When I was 15 years old I knew exactly what I wanted to be when I grew up. That’s rare, it seems. More often than not teenagers have very little idea what they want to do for a living.
In my case, I pursued my dream for far longer than most young men chase their own personal pie in the sky. No regrets. Not one. But it’s worth noting, I no longer earn my living doing what I’d fantasized my profession would be.
That’s all well and good, but what’s it got to do with you?
Dreaming is good, even if the dream is unrealistic. When people dream about their future and the world they’ll help to shape, their fantasies are an indication of motivation.
How far that motivation takes them is a function of several variables, including the support and encouragement of others.
Being a teenager is daunting. If any of us past the age of 35 reflect on our high school and college years honestly, we will remember ourselves as being alternately confused, excited, and a little intimidated by what lay ahead. We were in a competition with ourselves and our peers, as well as with our parents’ expectations and hopes.
There’s some pressure involved in being a teenager.
I bring up this topic because this past Saturday, I spent my day in a large corporate hangar at St. Simons Island, Georgia. The airport is actually known as Malcolm McKinnon, but the identifier is KSSI, which implies the name of the island itself. It’s a bit confusing for some, but St. Simons Island is near and dear to my heart, so returning there is always a pleasure.
When I was in flight school, I planned and completed the long solo cross-country required to earn a private pilot certificate, from Sanford, Florida, to St. Simons Island, Georgia. It was my first long range adventure in an airplane and I remember it well. The facilities have been upgraded over the past 30 years, but the people are the same. Wonderful. Simply, wonderful.
The occasion for my most recent visit was Glynn County Youth Aviation Day. Roughly 150 high school students came through that hangar and toured the ramp.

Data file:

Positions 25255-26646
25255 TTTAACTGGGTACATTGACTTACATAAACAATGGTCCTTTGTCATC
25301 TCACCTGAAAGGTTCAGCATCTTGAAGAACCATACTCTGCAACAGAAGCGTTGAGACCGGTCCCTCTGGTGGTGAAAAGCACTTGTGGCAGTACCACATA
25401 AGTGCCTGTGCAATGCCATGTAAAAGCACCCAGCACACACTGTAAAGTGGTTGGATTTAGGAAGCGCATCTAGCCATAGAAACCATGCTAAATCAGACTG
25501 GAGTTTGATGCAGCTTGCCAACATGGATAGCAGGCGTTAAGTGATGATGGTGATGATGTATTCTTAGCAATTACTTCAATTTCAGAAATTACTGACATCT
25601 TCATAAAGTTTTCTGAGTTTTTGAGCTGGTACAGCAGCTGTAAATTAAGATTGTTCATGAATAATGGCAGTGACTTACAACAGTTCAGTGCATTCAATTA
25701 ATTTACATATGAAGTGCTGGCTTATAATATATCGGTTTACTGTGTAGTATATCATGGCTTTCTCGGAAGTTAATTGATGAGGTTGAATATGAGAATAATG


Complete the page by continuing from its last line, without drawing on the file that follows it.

Admittedly, some were there on little more than a day out. And good for them. They explored a piece of real estate and met a group of general aviation professionals and hobbyists they likely wouldn’t encounter outside the airport fence.
But on this day, with adult supervision and following a well organized plan, they got to see the local airport, a great selection of fixed wing and rotor wing aircraft, and meet people who just might inspire them somehow.
Among these roaming groups of students were a significant number who are thinking seriously about pursuing careers in aerospace. Some want to be pilots. Others want to be engineers. A handful showed a preference for becoming an A&P mechanic, and at least a couple indicated they wanted to go the administration route.
What’s exciting about this is that these kids were actually at the airport, not in a classroom miles away. They were experiencing aviation for themselves, not just hearing a story second or third hand in an environment they spent hours in every day — a place they very well may consider to be quite dull.
They were seeing aviation in their own community, educational opportunities and jobs they could avail themselves of without ever leaving home or, alternatively, opportunities at home that could open the entire world to them if they wished to pursue their options.
These kids were dreaming of being awesome – and being made aware that the choice to pursue this particular path was theirs if they wanted it.
Thankfully for those kids, it was obvious and often reinforced that there are plenty of people right there in town who could and would help them along the way.
All this wouldn’t have happened if not for an airport administration that seeks out opportunities to welcome visitors to the field. EAA Chapter 905 played an important role as well, staffing the event with responsible, experienced members who brought their aircraft out for display.
What an amazing event. It’s happened before and it will most certainly happen again, because it gets results. It makes an impact. It begins the process of expanding the professional and personal horizons not just for the students who come to be a part of it, but it also benefits the volunteers who participate and energizes the airport administration as well.
What excites me most about this past weekend’s festivities, however, isn’t my opportunity to visit a great destination again. It’s not the kids I met, the volunteers I got to interact with, or the really cool aircraft I got to ogle.
That’s all great, but what really excites me is knowing that you can do the same thing in your town, at your airport, in your community, and begin to see equally impressive results.
You don’t have to reinvent the wheel. You can simply follow the template the good folks at KSSI have given you. Do what they do, market your event like they marketed theirs, get volunteers involved the same way they got volunteers involved, and reach out to local schools and youth groups to invite them to participate.
The world we leave behind can be significantly better than the one we found. It really can. So let’s do that. Let’s not just talk about it, let’s actually do it. Now. In your neighborhood.
Because your local kids have dreams, just like we did. We can help them come true.
Are you in?